200g/7oz piece smoked lean gammon, trimmed and cut into 2cm/1in cubes
2 x 400g/14oz cans chopped tomatoes
150ml/5fl oz red wine (or water)
1 tsp caster sugar
1 tsp dried chilli flakes
1 bay leaf
4-5 bushy sprigs fresh thyme
400g/14oz can cannellini beans in water, drained and rinsed
400g/14oz can butter beans in water, drained and rinsed
freshly ground black pepper

For the garnish
handful fresh flatleaf parsley
½ large orange, zest only, finely grated

Brush a large non-stick frying pan with the sunflower oil, using the tip of a pastry brush. Add the sausages to the pan and cook over a medium heat for 10 minutes, turning every now and then until nicely browned on all sides.

Meanwhile, trim the celery and peel the carrots and cut them into diagonal slices about 1.5cm/½in thick.

Preheat the oven to 180C/350F/Gas 4.

Add the onions to the frying pan and cook with the sausages for 6-8 minutes, stirring regularly until softened and lightly browned.

Trim the chicken thighs of any visible fat – we find a good pair of kitchen scissors does the job well – then cut the thighs in half.

Add the garlic and chicken pieces to the pan with the sausages and onions and cook for 3-4 minutes, turning the chicken twice until coloured all over.

Transfer everything to a large flameproof casserole dish.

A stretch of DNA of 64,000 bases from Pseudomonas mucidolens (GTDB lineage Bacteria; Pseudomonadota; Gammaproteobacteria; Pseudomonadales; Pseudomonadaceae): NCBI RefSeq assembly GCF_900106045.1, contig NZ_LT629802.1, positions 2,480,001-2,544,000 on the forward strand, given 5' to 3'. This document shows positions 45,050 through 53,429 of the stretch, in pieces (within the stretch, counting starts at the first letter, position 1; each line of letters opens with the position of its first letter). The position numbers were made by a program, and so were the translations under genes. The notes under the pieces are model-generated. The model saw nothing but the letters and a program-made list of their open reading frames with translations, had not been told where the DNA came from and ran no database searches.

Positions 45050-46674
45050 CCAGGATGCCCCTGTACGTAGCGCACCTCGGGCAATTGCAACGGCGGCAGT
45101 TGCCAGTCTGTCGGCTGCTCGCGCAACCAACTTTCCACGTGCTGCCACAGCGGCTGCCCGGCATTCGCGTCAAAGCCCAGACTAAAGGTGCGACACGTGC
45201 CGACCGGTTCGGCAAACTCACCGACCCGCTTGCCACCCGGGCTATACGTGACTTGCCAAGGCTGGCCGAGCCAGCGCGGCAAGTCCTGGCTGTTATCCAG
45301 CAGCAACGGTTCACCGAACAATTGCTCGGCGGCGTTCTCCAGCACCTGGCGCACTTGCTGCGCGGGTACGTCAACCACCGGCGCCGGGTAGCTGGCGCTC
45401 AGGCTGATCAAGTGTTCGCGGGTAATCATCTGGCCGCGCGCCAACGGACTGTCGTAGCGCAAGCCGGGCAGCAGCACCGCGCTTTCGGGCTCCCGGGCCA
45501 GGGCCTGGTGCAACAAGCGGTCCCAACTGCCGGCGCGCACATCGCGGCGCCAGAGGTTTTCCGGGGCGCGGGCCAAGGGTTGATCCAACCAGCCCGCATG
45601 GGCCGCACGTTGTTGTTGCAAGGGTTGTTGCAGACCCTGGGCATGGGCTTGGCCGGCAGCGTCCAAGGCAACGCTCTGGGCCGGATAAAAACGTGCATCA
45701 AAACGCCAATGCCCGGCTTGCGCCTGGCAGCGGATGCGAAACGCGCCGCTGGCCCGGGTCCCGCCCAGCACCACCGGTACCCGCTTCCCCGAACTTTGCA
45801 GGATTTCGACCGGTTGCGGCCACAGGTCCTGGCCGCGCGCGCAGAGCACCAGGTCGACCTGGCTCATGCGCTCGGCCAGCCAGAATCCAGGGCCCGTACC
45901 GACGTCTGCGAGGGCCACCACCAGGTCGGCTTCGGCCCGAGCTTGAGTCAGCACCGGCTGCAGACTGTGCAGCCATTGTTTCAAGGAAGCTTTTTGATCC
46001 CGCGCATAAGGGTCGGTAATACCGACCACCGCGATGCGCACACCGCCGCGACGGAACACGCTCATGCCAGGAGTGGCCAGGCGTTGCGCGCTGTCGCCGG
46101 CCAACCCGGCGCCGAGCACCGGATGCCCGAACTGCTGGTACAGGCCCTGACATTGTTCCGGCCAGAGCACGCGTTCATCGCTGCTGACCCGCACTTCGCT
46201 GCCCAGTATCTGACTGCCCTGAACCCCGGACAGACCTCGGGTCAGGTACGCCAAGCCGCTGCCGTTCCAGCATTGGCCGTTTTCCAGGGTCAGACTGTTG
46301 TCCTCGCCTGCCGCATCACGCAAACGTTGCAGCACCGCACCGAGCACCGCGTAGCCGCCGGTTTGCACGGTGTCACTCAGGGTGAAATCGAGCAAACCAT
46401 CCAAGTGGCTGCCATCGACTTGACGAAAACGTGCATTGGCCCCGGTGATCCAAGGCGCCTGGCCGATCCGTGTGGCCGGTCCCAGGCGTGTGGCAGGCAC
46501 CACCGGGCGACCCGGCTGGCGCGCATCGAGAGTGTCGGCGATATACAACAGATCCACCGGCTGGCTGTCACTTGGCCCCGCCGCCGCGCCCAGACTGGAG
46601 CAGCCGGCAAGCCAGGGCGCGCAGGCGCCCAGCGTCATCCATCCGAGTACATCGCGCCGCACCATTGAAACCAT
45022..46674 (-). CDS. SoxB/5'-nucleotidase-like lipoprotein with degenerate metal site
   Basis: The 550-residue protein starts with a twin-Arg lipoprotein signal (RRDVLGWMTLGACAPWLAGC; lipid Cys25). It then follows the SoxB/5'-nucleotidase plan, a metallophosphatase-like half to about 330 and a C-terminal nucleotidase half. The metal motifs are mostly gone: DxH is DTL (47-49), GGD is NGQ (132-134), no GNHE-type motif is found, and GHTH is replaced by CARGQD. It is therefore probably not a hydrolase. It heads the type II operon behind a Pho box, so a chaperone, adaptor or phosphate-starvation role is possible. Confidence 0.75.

Stir in the gammon, celery, carrots, tomatoes, red wine and 300ml/½ pint cold water, then sprinkle over the caster sugar and chilli flakes. Stir in the bay leaf and thyme and season with lots of ground black pepper.

Bring the cassoulet to a simmer on the hob, then cover with a lid and transfer to the oven. Cook for 45 minutes.

Take the casserole out of the oven and stir in all the beans. Cover with the lid again and put the dish back in the oven for another 30 minutes.

Just before the cassoulet is ready, prepare the garnish. Chop the parsley roughly and toss with the orange zest in a small bowl.

Serve large portions of the cassoulet in deep plates or wide bowls with a good sprinkling of the zesty parsley garnish on each one.

Cassoulet (French pronunciation: ​[ɛ], from Occitan caçolet [kasuˈlet]) is a rich, slow-cooked casserole originating in the south of France, containing meat (typically pork sausages, goose, duck and sometimes mutton), pork skin (couennes) and white haricot beans.
The dish is named after its traditional cooking vessel, the cassole, a deep, round, earthenware pot with slanting sides.

Pork with leeks and celery